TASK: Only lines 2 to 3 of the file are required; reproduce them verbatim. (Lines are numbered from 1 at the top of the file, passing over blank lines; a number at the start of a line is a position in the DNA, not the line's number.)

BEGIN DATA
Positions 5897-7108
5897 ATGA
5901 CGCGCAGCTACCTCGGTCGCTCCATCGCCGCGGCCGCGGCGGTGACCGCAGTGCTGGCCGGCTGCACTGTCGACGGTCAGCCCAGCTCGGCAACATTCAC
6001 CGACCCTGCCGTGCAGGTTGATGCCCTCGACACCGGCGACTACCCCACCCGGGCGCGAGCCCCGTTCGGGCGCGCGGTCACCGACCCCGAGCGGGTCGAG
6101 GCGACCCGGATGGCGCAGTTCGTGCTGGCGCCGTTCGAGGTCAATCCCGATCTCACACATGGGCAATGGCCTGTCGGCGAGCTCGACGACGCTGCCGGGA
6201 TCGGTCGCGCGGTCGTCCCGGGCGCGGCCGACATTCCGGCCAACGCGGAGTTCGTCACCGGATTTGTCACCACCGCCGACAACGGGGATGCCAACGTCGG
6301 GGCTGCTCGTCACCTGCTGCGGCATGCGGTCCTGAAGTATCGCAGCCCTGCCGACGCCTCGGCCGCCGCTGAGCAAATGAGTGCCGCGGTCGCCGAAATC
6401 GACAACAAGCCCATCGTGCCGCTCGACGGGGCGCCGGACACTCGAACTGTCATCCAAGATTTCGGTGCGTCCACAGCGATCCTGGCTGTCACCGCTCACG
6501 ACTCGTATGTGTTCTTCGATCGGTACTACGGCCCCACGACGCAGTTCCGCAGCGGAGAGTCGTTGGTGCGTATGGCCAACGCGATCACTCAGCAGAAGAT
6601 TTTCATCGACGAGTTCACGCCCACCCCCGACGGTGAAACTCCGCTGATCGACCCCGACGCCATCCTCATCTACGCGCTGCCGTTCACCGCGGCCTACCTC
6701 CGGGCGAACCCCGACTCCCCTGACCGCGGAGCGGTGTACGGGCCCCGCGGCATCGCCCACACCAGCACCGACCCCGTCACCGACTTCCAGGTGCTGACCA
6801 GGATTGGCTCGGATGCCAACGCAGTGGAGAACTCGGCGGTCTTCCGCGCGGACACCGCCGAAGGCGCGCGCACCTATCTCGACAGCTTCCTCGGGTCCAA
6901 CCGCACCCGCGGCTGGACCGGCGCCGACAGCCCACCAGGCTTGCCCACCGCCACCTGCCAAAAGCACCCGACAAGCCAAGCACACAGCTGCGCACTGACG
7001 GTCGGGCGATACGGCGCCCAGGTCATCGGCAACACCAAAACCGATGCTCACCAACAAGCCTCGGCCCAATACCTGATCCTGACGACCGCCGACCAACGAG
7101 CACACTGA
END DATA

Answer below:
5897 ATGA
5901 CGCGCAGCTACCTCGGTCGCTCCATCGCCGCGGCCGCGGCGGTGACCGCAGTGCTGGCCGGCTGCACTGTCGACGGTCAGCCCAGCTCGGCAACATTCAC